Within a Budding Grove: Pt. 1 (Modern Classics) Audio CD – Abridged, Audiobook
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"It is marvelously about life." --Terence Kilmartin
" It is marvelously about life." -- Terence Kilmartin
It is marvelously about life. Terence Kilmartin" --This text refers to the Paperback edition.
The definitive translation of the greatest French novel of the twentieth century --This text refers to the Paperback edition.See all Product Description
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Top Customer Reviews
The Author spends the first part of the novel dealing with love and obsession in his formative years - his emotions fluttering between Gilberte and her mother, the notorious Mme Swann. Whilst the first half of Within a Budding Grove offers a delightful insight into the workings of human love and, more touchingly, the anguish from which it is unseparable in the heart of the author, the volume really comes to live when we reach Balbec.
In the latter half of the novel we are treated to Proust at his best: using the characters of Elstir, Albertine and Saint-Loup the author treats us to splendid discussions on what are, in descending order of value, his most cherished themes of art, love and friendship respectively.
In short, Swann's way was a splendid prologue to the rest of the novel which reaches new heights in this its second volume. If you were thinking about leaving it a while before attempting part two, don't - do it now.
This book begins with the narrator still very much infatuated with Gilberte Swann, daughter of M. Swann and his wife, Odette, who we met in "Swann's Way." He is also under pressure to think of some kind of career. His father wishes for him to be a diplomat, but he hates the thought of being ambassador to capitals where there is no Gilberte.... He desires to be a writer, although his father is opposed initially to this plan. However, the main theme of this part of the book is his desire to be introduced to the Swann's and become a visitor to their home.Read more ›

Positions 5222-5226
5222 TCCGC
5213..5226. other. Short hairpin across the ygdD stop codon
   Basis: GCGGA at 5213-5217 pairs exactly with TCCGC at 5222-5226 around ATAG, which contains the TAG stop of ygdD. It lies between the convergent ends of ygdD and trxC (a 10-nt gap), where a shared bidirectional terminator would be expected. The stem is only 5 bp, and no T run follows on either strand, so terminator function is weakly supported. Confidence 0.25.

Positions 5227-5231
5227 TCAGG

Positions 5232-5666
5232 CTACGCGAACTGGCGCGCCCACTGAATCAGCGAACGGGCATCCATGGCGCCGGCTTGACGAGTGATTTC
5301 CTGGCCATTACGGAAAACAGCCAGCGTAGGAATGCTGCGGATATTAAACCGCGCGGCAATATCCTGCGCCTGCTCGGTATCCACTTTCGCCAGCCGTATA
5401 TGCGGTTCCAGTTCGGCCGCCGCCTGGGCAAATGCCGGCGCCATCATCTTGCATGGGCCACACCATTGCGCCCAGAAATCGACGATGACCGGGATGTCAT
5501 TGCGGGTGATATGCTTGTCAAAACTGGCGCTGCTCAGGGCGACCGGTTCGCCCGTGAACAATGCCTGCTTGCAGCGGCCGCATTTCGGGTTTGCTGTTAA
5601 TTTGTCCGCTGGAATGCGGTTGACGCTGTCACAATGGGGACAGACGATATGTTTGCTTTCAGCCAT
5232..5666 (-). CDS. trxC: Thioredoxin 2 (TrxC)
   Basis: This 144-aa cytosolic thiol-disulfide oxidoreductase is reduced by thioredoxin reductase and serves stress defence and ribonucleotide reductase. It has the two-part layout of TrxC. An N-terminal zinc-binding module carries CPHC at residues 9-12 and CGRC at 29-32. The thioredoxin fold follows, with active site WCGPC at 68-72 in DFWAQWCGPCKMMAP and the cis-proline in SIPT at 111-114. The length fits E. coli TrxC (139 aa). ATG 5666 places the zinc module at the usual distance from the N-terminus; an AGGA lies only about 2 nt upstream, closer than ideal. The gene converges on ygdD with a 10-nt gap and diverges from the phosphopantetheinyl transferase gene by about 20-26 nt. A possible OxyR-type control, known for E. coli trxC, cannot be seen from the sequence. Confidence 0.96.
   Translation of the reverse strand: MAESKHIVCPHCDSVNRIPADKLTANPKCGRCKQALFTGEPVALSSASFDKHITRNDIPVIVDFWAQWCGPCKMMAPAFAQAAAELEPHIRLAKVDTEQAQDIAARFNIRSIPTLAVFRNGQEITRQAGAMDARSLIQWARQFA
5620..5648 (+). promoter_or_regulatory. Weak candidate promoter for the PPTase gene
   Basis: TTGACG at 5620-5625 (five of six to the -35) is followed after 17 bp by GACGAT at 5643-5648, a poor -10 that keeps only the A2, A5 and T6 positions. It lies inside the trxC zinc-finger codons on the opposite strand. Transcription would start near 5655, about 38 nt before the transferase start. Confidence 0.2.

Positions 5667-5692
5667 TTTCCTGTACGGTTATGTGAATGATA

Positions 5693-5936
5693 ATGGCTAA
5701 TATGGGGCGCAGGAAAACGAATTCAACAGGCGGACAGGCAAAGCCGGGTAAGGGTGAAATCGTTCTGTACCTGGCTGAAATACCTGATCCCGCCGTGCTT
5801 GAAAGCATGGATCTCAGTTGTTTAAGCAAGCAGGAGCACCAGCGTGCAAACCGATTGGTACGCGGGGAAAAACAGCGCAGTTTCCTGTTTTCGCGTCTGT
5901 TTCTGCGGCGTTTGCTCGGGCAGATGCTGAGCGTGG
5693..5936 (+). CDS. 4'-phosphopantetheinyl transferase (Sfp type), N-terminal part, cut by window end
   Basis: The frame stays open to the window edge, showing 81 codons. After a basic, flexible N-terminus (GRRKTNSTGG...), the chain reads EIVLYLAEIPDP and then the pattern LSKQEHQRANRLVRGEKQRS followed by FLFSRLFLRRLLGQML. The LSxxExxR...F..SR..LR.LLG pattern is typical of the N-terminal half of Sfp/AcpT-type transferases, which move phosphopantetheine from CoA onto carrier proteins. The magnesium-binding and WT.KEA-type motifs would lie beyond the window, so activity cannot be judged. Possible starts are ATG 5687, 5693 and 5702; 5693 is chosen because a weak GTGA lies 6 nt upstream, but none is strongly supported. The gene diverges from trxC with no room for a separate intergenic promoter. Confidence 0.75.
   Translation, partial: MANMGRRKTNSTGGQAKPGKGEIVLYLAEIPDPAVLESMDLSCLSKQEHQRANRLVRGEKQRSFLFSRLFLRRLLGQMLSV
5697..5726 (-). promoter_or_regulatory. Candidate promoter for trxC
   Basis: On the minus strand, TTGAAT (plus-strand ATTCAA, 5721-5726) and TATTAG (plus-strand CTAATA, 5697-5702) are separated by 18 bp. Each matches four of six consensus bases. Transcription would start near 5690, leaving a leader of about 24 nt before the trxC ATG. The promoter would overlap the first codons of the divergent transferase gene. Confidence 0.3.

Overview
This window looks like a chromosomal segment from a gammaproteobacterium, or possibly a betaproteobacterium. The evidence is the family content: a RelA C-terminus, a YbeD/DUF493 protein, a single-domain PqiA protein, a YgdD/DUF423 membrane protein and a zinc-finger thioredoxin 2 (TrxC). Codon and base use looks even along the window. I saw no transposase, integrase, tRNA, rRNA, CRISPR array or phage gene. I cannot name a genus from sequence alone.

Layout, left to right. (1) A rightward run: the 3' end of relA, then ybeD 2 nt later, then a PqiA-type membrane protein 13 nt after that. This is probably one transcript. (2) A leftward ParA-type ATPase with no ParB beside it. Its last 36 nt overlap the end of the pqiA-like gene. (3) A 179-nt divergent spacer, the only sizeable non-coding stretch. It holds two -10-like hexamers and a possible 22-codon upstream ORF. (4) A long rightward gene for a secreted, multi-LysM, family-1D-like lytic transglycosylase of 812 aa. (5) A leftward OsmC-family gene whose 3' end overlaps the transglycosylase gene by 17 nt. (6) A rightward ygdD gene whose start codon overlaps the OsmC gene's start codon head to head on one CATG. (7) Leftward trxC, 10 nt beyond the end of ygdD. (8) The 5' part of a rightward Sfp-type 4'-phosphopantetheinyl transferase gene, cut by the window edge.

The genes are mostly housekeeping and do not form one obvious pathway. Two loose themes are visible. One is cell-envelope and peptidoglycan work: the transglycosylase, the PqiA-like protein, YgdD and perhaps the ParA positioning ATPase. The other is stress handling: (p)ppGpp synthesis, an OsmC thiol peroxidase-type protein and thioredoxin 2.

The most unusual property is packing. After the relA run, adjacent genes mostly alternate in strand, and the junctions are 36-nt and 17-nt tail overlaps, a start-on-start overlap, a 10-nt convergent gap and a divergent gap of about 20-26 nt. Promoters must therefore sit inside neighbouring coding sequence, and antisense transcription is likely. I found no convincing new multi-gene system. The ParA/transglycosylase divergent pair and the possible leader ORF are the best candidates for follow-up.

The good news is that Volume 2 of In Search Of Lost Time is much more engaging than its predecessor, despite the similarities. Where in Vol.1 the main was taken up with M. Swann eating his heart out over the behaviour of his lover, the courtesan Odette, her loving indifference and really imagined infidelities (if one may call them that), within the budding grove it is Marcel's turn to wrack his brains over Odette's daughter, the charming young Gilberte. The narrator's visits to the Swann's residence, his admiration for Madame Swann and her daughter, these take up the first third of the volume; thereafter the novel almost morphs into travel writing, describing Marcel's vacation at Balbec with his grandmother, their new circle of acquaintance there and the fleeting possibilities of erotic encounters with other holidaymakers.
Congratulations on making it past Vol.1 because now you can savour to an even greater degree the wit, the perspicacity of this most observant of authors. The number of passages that will have you nodding with recognition, perhaps a little pained, replete with Proust's insights into human psychology, are legion; and for the rest, there are his loving evocations of sunlight, depictions of nature, paeans to elegance and charm, delineations of social rank and the manners and follies pertaining to each group at whatever level. If there is one overriding theme to this novel, so far, it appears to be regret. Perhaps regret goes with the territory.Read more ›
Most Recent Customer Reviews
I'm still reading it, as are most people I've discussed it with! Being a lowbrow, I find its meanderings rather self-indulgent.Published 20 months ago by W G Wilkinson
Bought as a requested present for my sons growing collection of books, he's very happy as far as i'm awarePublished on 28 April 2013 by RAJAVU
...and that rush of memories. I read the first volume of "In Search of Lost Time" which is normally titled in English, (Swann's Way) some 25 years ago. Read morePublished on 4 Jan. 2013 by John P. Jones III
A few years ago I read the first volume which makes up Proust's epic: 'A La Recherche Du Temps Perdu', Swann's Way. I found it incredibly hard work and extremely unrewarding. Read morePublished on 15 May 2012 by Mrs. K. A. Wheatley
The second volume of Proust's In Search of Lost Time, but whereas the first was genius here the mask slips and Proust is revealed as a master essayist and observer whilst the great... Read morePublished on 6 Aug. 2011 by Brownbear101